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  • Maria Technosux  On 08/01/2007 at 4:04 pm


    Strike me down if this hasn’t been going on far far longer than the last ten years.

    According to my gang, De Groep Academici, at least as far as the Netherlands is concerned it must have begun in the 1970s. That was the first wave of lay-offs, plus the first warning that there were “too many graduates” – I hate it every time I write it down, how can there ever be bad that there are too many (what are supposed to be, in theory at least) “smart people”?


    I had a go at exposing corporate buy-outs of anthropologists in the late 1980s. The mining company Rio Tinto Zinc has a long and dubious history of recruiting anthropologists to its schemes

    My current essay is about the military. Is there (all that) much difference between academics working for the military in 2007 and academics working for a mining company in the 1980s? Can we speak of a demise?

    and there was a dubious phrase coined to expose, or contain, the deals: remember ‘handmaidens of colonialism’ anyone?

    I like that term, let’s revive its use.


    That old argument was rehearsed over and over, but now seems to be forgotten again as anthropologists rush to become the hand-holders of neo-liberalism.

    Eeeh, wait a minute, hold it right there. “Rushing” is hardly what I’d call it. Lack of other viable alternatives, that’s the true story. I mean, if you wanna do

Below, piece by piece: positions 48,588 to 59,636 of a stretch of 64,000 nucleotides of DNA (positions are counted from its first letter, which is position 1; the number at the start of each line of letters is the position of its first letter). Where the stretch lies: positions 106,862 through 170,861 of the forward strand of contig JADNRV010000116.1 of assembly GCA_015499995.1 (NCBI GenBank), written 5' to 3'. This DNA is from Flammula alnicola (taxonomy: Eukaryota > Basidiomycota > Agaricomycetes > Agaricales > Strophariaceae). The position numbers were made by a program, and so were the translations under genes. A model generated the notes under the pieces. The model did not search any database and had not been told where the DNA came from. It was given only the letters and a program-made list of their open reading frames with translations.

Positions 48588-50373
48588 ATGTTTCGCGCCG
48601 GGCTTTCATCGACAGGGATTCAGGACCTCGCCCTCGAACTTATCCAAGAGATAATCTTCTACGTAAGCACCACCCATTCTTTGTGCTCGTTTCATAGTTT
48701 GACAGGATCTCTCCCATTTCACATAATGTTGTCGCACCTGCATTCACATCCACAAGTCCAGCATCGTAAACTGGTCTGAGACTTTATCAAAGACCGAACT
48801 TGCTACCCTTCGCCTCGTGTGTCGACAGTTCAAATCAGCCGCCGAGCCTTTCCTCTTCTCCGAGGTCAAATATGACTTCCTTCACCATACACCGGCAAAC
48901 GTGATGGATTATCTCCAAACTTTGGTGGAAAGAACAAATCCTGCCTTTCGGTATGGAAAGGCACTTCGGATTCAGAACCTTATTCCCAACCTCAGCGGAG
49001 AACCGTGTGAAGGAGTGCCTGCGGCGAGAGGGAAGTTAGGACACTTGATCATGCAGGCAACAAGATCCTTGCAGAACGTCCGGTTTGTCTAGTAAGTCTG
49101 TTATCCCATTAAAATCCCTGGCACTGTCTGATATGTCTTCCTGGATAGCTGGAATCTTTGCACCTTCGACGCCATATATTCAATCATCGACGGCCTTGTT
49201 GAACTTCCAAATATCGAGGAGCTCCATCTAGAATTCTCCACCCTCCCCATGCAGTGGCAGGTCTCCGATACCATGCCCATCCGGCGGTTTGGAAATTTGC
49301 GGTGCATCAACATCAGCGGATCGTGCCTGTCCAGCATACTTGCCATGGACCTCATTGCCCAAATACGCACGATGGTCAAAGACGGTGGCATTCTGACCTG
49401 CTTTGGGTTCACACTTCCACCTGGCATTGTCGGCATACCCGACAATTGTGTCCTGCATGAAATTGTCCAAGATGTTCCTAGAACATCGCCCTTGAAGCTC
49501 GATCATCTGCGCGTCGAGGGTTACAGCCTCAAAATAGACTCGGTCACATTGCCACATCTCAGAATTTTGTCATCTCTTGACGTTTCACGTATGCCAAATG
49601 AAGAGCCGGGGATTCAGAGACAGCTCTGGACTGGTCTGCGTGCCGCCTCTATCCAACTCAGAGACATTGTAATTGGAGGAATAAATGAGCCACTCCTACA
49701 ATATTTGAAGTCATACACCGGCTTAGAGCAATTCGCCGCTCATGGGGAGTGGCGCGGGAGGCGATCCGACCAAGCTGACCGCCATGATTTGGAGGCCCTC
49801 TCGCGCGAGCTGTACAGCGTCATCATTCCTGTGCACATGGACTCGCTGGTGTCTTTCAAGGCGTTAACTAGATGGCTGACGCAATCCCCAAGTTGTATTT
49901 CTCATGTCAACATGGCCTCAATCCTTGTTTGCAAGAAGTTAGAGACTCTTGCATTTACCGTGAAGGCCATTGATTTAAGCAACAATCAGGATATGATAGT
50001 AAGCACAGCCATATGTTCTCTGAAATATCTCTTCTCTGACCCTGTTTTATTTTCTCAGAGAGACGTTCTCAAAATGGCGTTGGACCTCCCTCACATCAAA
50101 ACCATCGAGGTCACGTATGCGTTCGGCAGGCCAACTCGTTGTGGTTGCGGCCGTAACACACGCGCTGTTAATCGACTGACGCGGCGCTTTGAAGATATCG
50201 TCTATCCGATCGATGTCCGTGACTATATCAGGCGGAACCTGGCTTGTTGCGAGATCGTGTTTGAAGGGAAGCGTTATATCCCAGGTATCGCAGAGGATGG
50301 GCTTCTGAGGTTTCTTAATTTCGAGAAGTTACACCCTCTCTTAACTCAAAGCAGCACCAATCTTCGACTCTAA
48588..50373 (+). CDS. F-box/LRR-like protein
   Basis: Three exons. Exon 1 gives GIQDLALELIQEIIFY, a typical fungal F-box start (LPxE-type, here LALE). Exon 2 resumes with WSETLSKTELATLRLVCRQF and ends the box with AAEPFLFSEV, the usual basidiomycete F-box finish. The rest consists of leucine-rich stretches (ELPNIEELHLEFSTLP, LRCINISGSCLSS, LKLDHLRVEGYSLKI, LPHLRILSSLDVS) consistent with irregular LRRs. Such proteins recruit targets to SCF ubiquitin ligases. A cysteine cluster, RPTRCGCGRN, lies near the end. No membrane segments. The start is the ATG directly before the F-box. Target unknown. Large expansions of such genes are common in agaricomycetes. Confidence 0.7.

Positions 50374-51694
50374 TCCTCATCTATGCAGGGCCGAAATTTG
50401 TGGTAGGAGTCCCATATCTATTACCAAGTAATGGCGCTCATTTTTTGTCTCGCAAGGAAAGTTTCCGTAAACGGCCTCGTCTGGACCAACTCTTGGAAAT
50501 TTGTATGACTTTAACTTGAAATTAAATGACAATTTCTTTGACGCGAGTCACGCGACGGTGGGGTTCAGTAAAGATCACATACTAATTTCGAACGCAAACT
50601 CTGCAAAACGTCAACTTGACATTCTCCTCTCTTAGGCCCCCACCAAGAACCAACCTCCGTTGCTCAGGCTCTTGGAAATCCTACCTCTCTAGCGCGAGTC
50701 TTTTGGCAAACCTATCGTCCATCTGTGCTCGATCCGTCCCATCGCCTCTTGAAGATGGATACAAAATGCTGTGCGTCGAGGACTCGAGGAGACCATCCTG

(a) brainwork you’ve trained for (not to mention stuck yourself into heavy studies-related debt for; even you complained about your own accumulated debt in one of the footnotes of Critique of Exotica if I’m not mistaken)

    and

    (b) well paid brainwork (that allows you to repay said student-debt “so they drag you into that debt-economy”, as Andrea Fraser likes to stress)

    where else can you go (if the uni has shown you the door) but the big companies? Telephone marketing? Flipping burgers at McDonalds? Puhleez, that doesn’t pay the bill, certainly not the bills of academics requiring such luxury items as cars (I don’t have one) and computers (don’t have one) and fast online connections (nope, the 90 euros that requires per month is equal to my basic health insurance sans dental supplement).

    Oh, and if you think workfare is such fun, by all means join the line (as in chain-gang, “plucking asparagus” as the Dutch like to say). Any academic who’s spent a year in the workfare inferno would run into the arms of either a mining company or nowadays even/especially(< --- as in suicidal?) the military in a cold heartbeat.

    Tex.

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  • Maria Technosux  On 09/01/2007 at 4:41 pm

    I found this in my archive.

    Tex.

    Anarchist Prof at Yale Leaves Faculty

    David Graeber, an outspoken anarchist anthropologist was denied renewal of his contract for what he believes were unfair reasons due to his political activism. He’s decided to drop his appeal and try his chances at another university. Last spring I had an interview with Graeber that CounterPunch ran, in which Graeber analyzed his situation and its broader context.

    http://brickburner.blogs.com/my_weblog/2005/12/anarchist_prof_.html

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  • By The Queen’s duck « trinketization on 20/03/2008 at 4:34 pm

    [...] ‘unaccountable and irredeemably wicked shareholder of major corporations of the likes of Riotinto‘ (though that is spurious rumour of course). Well this week, while Riotinto reels under the [...]